That's certainly not to say the tyranny of the majority is something toward which I'm indifferent. When it comes to the general public, the ignorance, the educational deficiencies, the fact that it can and often is duped, that it can react like a frightened herd when faced with crisis--these are all undeniable, and all undeniably matters of concern. Leaving the general direction of the country to the ballot box, as I suggested earlier, could and would lead to some appalling outcomes. I don't even look upon that as a proposition--I accept it as a fact.

Here's the thing, though: I don't think there's any reason to believe those outcomes are any worse than the appalling outcomes we get now. We have most of our history to show for that. Filibuster abuse--if one accepts that any filibuster is not an abuse--is a relatively recent phenomenon. The incredible degree of abuse we see today is, in fact, only 3 years old, with it having become a problem of note less than two decades ago. Launching a filibuster used to be widely considered the legislative equivalent of child molestation. It was practically never done, except in the service of causes like beating back civil rights, and the U.S. kept chugging along anyway (the process was formalized way back in 1917, though, in practice, there had been filibusters going back to the 1830s).

It should also be said, though, that allowing one's position on this matter to be driven by concerns for the outcomes we may get should the filibuster be ended is completely inappropriate. That isn't to say we shouldn't have those concerns--we certainly should--but allowing that to drive your ultimate position on the question is to adopt a Machiavellian ends-justify-the-means perspective that is entirely inconsistent with a democracy. One either believes in democracy or one doesn't. If you believe in it, you have to take the good with the bad.

I do believe in democracy. In fact, I've always been one agitating for making things even more democratic. I'm all for proportional representation in congress. I'd completely eliminate the electoral college. If I had my druthers, I'd probably even do away with the Senate itself. I'm not as settled on that one as on the others, but over the years, I keep asking myself if we really need a House of Lords. At the very least, some neutering of Senate power seems appropriate. Consider that, at present population dispersal, just over 5.6% of the U.S. population, residing in the smallest states (which contain 11% of the total U.S. population), can theoretically elect a sufficient number of Senators (41) to filibuster anything everyone else wants to do. It doesn't work out that way in practice,[*] but that's obviously an intolerable situation for anyone with any real concern for democracy at all, and depending on the forbearance of reptiles is not a sound means of addressing it.

You ask, "Are Supreme Court issues, 'matters for the ballot box?' If you say 'yes' you sound a lot like a Conservative. If you say 'No' then you've undermined a good chunk of your argument." By "Supreme Court issues," I assume you mean things like matters relating to civil liberties. Of course those aren't subject to being eliminated by a majority. Protection of minority rights is an integral feature of a modern liberal democracy, not, as so many conservatives would have it, a deviation from it. My right to free speech can't be legislated away. Well, actually, it can, but that's why we have the courts, to smack down that sort of nonsense. That isn't why we have the filibuster. The filibuster, like the Senate itself, exists to put a stop to change, to short-circuit those durned libruls who are always tryin' ta' make things better fer folks. It's a practice, just as the Senate is an institution, designed to prop up the status quo. The sentiment behind it is consistent with a part of the sentiment that led those powdered wigs to create the Senate in the first place, though the filibuster itself is arguably unconstitutional, by the very scheme those powdered wigs established. My failure to submit fundamental rights to a majority rule does nothing at all to undermine my argument, much less "a good chunk" of it. It is, rather, a matter of apples and oranges.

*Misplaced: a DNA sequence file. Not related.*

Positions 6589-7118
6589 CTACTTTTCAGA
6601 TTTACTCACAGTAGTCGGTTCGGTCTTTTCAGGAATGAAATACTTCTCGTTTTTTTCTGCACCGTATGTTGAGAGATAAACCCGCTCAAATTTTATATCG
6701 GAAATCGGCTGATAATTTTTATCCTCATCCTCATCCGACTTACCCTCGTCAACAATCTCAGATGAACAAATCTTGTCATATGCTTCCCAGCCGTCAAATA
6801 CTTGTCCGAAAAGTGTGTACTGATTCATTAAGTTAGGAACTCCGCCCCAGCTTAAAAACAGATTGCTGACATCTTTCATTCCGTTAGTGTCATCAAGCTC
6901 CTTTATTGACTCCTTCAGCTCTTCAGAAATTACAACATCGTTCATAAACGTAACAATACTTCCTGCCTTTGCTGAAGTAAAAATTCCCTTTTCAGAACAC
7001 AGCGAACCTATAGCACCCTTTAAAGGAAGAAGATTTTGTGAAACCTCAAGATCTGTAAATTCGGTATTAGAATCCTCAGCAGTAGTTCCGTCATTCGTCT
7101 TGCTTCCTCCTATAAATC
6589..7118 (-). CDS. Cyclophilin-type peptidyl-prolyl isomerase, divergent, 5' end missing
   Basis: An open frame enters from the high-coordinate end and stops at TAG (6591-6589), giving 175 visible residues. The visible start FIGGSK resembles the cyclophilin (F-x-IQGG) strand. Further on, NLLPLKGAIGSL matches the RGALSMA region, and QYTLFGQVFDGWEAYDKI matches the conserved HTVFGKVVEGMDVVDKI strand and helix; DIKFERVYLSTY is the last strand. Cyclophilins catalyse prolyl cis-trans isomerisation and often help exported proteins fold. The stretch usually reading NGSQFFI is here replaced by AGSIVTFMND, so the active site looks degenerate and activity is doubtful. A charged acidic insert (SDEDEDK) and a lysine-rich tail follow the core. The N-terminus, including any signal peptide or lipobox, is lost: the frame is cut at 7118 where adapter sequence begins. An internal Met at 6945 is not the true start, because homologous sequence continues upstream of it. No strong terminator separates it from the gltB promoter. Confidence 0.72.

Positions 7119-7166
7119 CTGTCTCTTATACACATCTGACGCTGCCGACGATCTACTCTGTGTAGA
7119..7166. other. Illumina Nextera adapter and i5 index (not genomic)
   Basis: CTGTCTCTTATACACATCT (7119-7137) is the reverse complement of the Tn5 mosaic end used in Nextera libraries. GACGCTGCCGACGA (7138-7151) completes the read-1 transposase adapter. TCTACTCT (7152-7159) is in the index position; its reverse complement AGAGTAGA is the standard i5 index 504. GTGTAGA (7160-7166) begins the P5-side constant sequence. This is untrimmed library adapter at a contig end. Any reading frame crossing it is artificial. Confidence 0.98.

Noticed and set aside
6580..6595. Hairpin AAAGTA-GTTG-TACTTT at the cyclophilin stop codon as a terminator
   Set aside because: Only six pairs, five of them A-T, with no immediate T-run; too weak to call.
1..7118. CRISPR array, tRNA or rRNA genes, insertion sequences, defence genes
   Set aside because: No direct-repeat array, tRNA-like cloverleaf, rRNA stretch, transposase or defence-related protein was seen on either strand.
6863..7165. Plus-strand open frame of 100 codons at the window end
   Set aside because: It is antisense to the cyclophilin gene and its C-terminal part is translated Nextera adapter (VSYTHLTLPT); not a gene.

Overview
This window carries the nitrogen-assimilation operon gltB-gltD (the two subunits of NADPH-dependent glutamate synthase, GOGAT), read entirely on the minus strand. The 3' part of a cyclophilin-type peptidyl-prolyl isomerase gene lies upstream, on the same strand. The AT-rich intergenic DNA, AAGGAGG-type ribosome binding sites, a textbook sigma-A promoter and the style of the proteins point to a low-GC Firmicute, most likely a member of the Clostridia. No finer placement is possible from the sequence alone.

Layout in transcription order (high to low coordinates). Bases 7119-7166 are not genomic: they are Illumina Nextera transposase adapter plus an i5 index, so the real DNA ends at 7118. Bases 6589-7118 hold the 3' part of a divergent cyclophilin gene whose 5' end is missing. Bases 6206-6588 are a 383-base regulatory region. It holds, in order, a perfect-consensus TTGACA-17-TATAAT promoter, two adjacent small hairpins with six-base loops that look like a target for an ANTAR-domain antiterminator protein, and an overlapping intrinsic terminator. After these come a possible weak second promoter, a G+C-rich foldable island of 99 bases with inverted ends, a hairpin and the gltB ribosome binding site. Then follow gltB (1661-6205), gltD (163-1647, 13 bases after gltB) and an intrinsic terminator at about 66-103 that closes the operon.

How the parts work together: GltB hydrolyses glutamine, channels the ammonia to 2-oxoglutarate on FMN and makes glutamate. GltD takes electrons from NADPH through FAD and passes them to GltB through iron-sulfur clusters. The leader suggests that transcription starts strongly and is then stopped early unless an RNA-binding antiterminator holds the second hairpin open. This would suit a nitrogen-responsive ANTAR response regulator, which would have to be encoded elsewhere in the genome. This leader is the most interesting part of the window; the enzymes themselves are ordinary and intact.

As I said before, if one believes in democracy, one has to take the good with the bad. I don't think the bad would be as bad as you seem to think. I don't think people are as stupid as you seem to think, either--most of the time, they're either with the liberals or come around to the liberals' point of view over time, and if we accept that as "stupid," we're sort of stupid, too! Maybe we shouldn't rule that out! I don't think we should be looking at possible outcomes as the guide in this matter.

The constitution allows the Senate to make its own rules, but it provides for a majority vote to pass legislation. The filibuster, as it's presently constituted, makes a supermajority necessary. That's the sort of tinkering with the original design that probably should require a constitutional amendment. Calling out--and defeating--the Republicans who have brought us to this place is a good idea, a good use of democracy, but it doesn't fix the institutional problem. As I see it, one can either stand against the filibuster or accept that the constitution got it wrong and that we really should have to have a supermajority to do anything. I don't see much wiggle-room between the two.